Both of those options really need time I think and I don't have enough of that just at the moment. I did submit to Strange once, although can't remember much about the experience. I tend to go with an idea, pops into my head, just go with that. I'm not really someone who targets really. Also I often read Sci-Fi mags and never seem to get a vibe about what an editor needs specifically, there seem to be a large range of subjects. Perhaps that's just Sci-Fi or maybe my antenna is off somewhat.
    Anyway, I'll get back to it at some point.

  5. #135
    Quote Originally Posted by Matchu View Post
    deleted due to repetition crime
    I read your original reply actually, since it appeared in my inbox. Hilarious.

  6. #136
    Quote Originally Posted by Tiamat View Post
    Well that was a hell of a rejection. I feel partially responsible here since I'm the one that brought them up in the first place, although I will say that some of the most scathing rejections I've gotten only spurred me to try harder. Here's hoping that you can put your (perfectly understandable) frustration to good use. Sorry, man.
    I'm not one to give up on anything, and I'm currently on another publishing blitz right now. I will never stop writing and improving my craft, nor will I ever stop submitting all over the place. It took me years and years just to get two stories published, and if it takes me even longer to get more published, so be it.

    I just do not like people that were as vulgar as the incident I mentioned. Completely distasteful.

    -JJB
    ​"Strong convictions precede great actions....."

    Hidden Content Hidden Content Hidden Content

  7. #137
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    Here you go, C x:

    After the rage of reading the literary magazine, comes the trawl of biographies, inducing the greatest rage:

    Panguin Slobb, creative writing tutor in the middle of nowhere. His chapbook of fine poetry entitled ME available in the Fall.
    Erin Wordsworse is a big thinker, and a campaigner for world food. Published Niff, Chitz and Chunder (UK) comic. Lives with mom
    Alfonso P Smith represents the working class & inhabits houseboat. Presently voluntary consultant UN, regular breather has published loads of novels on independent platforms.
    Susannah Free liberal community co ordinator, also sits at home all day on her backside like all these other writers. She knows nothing about trucks.
    Jason Pratt is a prat
    Dickhead Dickhead editor at large for Dickhead, the journal of dickheads.


    FICTIONAL & work in progress

  8. #138
    Quote Originally Posted by Matchu View Post
    Here you go, C x:

    After the rage of reading the literary magazine, comes the trawl of biographies, inducing the greatest rage:

    Panguin Slobb, creative writing tutor in the middle of nowhere. His chapbook of fine poetry entitled ME available in the Fall.
    Erin Wordsworse is a big thinker, and a campaigner for world food. Published Niff, Chitz and Chunder (UK) comic. Lives with mom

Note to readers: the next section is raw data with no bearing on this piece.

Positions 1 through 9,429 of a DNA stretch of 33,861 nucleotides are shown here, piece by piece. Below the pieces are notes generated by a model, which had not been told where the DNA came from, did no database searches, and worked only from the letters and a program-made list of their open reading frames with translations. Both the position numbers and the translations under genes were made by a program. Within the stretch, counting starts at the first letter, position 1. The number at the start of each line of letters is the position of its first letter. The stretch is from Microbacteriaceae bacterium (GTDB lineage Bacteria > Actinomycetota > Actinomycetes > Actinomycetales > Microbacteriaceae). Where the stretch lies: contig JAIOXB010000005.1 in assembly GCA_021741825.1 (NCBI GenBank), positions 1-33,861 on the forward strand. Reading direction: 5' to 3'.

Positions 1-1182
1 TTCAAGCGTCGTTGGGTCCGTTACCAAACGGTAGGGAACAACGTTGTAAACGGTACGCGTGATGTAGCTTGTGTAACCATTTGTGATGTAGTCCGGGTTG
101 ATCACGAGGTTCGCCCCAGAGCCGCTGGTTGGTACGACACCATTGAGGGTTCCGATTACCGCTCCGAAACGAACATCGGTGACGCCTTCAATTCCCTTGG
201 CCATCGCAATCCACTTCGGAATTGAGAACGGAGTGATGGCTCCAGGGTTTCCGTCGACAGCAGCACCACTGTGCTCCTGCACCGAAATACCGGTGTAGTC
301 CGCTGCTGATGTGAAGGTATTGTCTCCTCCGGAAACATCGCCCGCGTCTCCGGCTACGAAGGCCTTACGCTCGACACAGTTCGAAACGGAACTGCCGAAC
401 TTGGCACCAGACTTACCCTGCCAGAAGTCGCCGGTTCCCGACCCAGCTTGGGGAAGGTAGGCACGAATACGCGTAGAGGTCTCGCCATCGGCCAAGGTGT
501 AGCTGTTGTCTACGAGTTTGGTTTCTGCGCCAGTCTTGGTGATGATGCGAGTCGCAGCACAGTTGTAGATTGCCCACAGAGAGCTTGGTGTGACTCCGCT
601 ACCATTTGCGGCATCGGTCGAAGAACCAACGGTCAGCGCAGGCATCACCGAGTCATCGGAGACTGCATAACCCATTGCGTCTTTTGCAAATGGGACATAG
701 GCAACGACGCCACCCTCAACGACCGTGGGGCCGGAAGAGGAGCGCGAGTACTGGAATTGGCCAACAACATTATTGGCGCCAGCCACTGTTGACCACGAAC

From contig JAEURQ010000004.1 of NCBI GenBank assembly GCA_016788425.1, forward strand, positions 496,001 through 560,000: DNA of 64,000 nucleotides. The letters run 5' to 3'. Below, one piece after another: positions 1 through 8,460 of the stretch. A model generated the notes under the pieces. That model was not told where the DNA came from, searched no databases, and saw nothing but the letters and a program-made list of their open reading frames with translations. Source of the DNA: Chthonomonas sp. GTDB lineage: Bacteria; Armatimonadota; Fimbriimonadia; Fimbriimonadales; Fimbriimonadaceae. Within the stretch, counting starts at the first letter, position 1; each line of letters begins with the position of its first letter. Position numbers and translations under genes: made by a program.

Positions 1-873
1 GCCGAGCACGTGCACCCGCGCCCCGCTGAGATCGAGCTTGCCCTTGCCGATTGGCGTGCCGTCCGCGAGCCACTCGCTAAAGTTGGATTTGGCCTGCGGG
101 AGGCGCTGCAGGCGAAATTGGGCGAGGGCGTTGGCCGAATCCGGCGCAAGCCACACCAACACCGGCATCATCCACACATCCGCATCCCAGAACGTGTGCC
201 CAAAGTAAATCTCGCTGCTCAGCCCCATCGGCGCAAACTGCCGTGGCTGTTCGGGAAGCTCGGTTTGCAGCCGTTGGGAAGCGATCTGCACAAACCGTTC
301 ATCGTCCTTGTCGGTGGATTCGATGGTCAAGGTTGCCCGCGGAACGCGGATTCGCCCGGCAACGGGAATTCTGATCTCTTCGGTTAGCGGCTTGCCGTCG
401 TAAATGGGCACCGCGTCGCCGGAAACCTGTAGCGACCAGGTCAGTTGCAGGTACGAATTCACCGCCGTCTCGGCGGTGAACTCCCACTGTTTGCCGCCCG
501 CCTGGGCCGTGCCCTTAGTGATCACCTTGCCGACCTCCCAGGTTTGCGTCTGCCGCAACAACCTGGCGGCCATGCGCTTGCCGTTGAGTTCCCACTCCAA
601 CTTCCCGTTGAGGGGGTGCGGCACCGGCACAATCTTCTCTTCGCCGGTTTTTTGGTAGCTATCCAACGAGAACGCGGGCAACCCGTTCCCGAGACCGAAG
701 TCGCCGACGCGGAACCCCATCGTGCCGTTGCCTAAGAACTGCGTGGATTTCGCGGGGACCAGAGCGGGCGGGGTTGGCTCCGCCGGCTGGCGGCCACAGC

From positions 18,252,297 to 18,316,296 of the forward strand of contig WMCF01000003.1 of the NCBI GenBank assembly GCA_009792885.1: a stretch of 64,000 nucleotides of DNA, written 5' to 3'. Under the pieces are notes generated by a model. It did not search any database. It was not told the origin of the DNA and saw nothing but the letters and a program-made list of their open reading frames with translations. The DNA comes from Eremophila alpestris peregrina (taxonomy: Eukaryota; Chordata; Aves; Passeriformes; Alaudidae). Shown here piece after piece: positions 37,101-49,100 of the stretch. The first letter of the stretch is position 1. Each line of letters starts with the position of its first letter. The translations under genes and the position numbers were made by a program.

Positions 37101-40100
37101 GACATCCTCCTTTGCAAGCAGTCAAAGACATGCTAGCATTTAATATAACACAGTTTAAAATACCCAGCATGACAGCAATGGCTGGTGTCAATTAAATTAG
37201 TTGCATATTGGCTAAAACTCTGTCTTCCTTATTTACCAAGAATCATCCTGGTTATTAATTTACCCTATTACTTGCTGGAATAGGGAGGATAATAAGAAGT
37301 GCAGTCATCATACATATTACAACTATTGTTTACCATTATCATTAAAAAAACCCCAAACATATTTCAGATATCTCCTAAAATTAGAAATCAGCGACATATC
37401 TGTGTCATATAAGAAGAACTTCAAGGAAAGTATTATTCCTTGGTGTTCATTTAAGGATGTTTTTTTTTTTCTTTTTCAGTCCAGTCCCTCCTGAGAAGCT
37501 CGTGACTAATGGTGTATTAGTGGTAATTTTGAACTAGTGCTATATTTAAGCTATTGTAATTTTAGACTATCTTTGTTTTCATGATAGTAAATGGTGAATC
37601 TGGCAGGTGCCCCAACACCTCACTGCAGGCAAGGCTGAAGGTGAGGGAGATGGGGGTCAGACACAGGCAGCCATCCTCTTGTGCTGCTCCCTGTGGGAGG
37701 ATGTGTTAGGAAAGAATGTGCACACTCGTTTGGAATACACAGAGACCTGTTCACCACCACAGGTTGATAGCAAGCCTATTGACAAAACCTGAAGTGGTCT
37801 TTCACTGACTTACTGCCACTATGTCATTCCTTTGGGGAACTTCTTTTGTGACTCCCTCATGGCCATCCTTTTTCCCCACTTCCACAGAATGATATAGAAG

Alfonso P Smith represents the working class & inhabits houseboat. Presently voluntary consultant UN, regular breather has published loads of novels on independent platforms.
    Susannah Free liberal community co ordinator, also sits at home all day on her backside like all these other writers. She knows nothing about trucks.
    Jason Pratt is a prat
    Dickhead Dickhead editor at large for Dickhead, the journal of dickheads.


    FICTIONAL & work in progress

    To be honest I've never read that many literary mags, mostly Sci-Fi, a few Fantasy. Not really my area.

  9. #139
    Quote Originally Posted by Monaque View Post
    Both of those options really need time I think and I don't have enough of that just at the moment. I did submit to Strange once, although can't remember much about the experience. I tend to go with an idea, pops into my head, just go with that. I'm not really someone who targets really. Also I often read Sci-Fi mags and never seem to get a vibe about what an editor needs specifically, there seem to be a large range of subjects. Perhaps that's just Sci-Fi or maybe my antenna is off somewhat.
    Anyway, I'll get back to it at some point.
    Completely get what you're saying. The range is often very big and it's hard to know what 'fits.' I like the anthology calls that often have themes, or magazines with very specific visions (like Prehistoric magazine that publishes dinosaur/extinct animal fiction only). i. e. I'm going to send something to Cohesion Press' SNAFU anthology this month (the theme is Holy War)
    In my mouth, if there be sweetness,
    It has come from my Creator;
    If my hands are filled with beauty,
    All the beauty comes from God.
    ~ from The Kalevala (paraphrased)

    Whom have I in heaven but You?
    And earth has nothing I desire besides You.

    ~ Psalm 73:25

    Christ is risen from the dead,
    trampling on Death by death,
    And on those in the tombs,
    lavishing light.






  10. #140
    Literary fiction is indeed full of liberals. There's no room for good ol' communists.

    But I'm joking. As long as the main characters aren't burning down a police station or something, I don't think it would matter too much.

    I've never had an editor tell me, "this work isn't sympathetic enough to social hierarchy, so we're going to pass."

    (Note to self: don't publicly refer to the editors of the New Yorker as "bootlickers.")